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“I love you,” is not enough

“I love you,” is not enough

Wanda Maxey

“Whom having not seen, ye love; in whom, though now ye see him not, yet believing, ye rejoice with joy unspeakable and full of glory.”      1 Peter 1:8 KJV

“Love Means Never Having to Say You're Sorry,” was a line in the 1970 film, “Love Story.” I don't agree with the idea. We all need to hear a heartfelt apology. Simply mouthing the words, “I'm sorry,” is not necessarily true repentance. Any more than repeating the words, “I love you,” mean true love. Anyone can say the words, but it's the actions behind the words that matter.

A mother who sells her young daughter into Human Trafficking because she needs the money, then goes to visit her and cries during their time together—to me, that's not love. 

A boyfriend who wants you to climb into the back seat of his car and give your all to him, “If you love me, you will,” he says, that's not love. Let's assume he really loved you—he wouldn't ask you to risk your health, your morals, not to mention an unplanned pregnancy, to satisfy his selfish desires. True love would put action behind his words, and a ring on your finger.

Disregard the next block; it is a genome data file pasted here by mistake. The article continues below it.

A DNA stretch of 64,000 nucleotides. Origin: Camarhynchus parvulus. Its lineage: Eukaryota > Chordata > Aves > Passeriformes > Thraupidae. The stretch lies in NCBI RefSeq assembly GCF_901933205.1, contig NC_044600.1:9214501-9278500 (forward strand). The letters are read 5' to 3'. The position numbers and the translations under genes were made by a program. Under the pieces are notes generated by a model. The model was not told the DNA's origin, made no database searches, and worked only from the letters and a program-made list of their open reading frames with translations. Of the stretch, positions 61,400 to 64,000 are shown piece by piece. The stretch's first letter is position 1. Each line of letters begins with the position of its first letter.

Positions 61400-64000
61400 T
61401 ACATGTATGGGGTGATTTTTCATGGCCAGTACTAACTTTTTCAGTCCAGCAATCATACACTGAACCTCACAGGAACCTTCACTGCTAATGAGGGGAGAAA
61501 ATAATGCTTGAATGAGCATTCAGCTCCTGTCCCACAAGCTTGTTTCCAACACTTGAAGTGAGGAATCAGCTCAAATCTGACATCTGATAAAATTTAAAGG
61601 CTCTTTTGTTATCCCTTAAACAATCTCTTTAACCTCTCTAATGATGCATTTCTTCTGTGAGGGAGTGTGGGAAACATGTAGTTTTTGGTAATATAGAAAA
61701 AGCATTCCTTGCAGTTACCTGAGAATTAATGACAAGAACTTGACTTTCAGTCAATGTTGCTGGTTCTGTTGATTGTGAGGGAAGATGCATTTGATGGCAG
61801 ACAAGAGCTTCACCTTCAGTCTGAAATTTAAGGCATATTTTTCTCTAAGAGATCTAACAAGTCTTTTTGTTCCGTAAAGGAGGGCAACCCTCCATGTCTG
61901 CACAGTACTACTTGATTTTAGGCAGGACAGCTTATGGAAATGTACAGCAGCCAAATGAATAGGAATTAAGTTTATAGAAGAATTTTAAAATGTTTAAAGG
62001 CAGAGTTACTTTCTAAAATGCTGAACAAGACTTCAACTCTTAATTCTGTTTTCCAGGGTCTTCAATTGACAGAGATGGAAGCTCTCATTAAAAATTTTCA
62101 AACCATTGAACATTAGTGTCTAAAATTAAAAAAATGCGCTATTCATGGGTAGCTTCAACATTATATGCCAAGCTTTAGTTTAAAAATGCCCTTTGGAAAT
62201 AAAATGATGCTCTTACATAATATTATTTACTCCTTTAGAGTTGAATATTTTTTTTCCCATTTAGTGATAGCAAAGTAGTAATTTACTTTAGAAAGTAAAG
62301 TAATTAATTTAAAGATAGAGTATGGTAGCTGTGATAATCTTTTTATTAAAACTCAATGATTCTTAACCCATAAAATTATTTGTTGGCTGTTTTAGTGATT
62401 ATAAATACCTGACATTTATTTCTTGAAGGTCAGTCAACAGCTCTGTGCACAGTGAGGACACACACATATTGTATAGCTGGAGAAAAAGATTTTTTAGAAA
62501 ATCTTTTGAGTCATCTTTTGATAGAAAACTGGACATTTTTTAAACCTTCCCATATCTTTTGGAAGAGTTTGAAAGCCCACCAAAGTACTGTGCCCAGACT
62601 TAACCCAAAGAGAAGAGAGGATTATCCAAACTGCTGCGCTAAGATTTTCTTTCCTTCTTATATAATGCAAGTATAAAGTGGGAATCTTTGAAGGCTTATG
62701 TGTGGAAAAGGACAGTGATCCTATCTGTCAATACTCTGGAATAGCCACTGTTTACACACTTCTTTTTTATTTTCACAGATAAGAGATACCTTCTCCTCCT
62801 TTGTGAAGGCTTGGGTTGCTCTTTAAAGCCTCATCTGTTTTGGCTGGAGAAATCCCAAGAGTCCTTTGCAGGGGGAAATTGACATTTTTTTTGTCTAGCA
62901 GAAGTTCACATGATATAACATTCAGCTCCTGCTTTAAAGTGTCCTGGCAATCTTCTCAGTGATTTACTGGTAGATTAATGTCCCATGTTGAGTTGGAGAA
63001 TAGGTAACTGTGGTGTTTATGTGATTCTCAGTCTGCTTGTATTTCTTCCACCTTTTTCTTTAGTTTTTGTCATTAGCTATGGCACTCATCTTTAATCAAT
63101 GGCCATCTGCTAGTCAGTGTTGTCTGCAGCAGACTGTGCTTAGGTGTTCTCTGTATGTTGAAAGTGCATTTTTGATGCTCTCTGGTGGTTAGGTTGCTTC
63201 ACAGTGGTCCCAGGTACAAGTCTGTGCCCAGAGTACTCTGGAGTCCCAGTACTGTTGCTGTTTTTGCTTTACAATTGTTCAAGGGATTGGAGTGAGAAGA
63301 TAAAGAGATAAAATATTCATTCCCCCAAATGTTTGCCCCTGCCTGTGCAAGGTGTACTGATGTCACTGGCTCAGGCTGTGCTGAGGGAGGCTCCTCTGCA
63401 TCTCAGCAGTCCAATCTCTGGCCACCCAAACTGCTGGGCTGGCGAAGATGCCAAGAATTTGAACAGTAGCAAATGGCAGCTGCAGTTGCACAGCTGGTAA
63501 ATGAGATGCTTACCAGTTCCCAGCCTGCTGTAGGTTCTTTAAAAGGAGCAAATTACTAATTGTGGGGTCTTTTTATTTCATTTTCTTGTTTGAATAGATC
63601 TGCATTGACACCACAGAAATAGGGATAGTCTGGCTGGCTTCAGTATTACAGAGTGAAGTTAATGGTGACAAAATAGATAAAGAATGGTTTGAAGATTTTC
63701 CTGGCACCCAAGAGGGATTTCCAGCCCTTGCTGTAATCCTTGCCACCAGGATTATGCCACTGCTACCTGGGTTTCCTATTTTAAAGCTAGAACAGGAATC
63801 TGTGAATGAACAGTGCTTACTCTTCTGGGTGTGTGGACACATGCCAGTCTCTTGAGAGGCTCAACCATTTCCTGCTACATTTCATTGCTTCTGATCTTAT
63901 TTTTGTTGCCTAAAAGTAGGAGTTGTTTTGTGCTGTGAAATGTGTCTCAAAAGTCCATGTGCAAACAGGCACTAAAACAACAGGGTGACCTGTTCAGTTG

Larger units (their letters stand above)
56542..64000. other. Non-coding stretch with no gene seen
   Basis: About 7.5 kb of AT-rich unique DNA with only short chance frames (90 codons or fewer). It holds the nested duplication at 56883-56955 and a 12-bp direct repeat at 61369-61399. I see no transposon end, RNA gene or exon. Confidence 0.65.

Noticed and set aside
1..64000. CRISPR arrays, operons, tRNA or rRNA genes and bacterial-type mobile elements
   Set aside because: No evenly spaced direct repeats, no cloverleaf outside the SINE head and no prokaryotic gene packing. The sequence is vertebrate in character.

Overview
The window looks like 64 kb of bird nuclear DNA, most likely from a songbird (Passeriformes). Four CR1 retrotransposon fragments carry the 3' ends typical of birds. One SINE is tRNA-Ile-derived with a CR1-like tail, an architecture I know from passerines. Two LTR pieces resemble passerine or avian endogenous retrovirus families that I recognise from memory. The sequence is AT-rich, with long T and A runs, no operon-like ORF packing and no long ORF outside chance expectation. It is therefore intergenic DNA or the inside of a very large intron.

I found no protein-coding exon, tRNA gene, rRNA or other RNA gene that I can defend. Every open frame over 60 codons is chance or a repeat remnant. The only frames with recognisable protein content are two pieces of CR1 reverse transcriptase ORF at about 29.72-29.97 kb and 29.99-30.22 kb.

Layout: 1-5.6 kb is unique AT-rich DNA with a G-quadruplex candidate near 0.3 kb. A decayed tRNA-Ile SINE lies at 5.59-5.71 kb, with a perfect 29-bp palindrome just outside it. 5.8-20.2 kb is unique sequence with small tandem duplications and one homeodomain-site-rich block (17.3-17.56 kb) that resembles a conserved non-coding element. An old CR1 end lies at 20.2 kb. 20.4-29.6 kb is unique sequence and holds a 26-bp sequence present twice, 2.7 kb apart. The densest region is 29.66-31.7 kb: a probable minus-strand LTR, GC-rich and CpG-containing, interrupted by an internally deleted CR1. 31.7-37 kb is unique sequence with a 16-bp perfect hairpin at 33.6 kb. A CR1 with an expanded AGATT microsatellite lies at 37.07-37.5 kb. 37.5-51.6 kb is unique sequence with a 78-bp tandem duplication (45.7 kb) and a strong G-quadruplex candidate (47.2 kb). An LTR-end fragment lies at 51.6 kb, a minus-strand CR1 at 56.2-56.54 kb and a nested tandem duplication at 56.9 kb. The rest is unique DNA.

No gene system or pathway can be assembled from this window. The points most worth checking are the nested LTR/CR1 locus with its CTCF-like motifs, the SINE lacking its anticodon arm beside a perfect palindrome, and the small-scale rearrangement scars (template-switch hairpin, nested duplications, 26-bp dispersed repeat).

A man who views you as a target will say or do anything to hook you. To repeat his line of, “I love you,” is one of his biggest draws. If only he can convince you of his undying love, he thinks he can get anything he wants, your body, your car, your house, or worse yet, maybe your children or grand children. If, on your first date, he slapped you up along side of the head and called you a name, you wouldn't go on a second date. He has to convince you he loves you, usually with his words. We need to pay attention to the things they do.  Actions speak louder than words. 

Love is more than words. Love means different things to different people. We need to learn to show love to a person in a way that makes them feel loved. Love is doing what is best for the other person, because you care more about their happiness, than your own.  

To me—Love is when your husband opens an ice cold bottle of pop, on a hot day, and offers the first drink to you.

Love is watching an old John Wayne movie with your husband, even when you'd rather play, “While You Were Sleeping,” because he enjoys it more with you at his side.

Love is when your husband drives you to the store, his idea, and waits in the car while you shop, because he understands you hate to drive.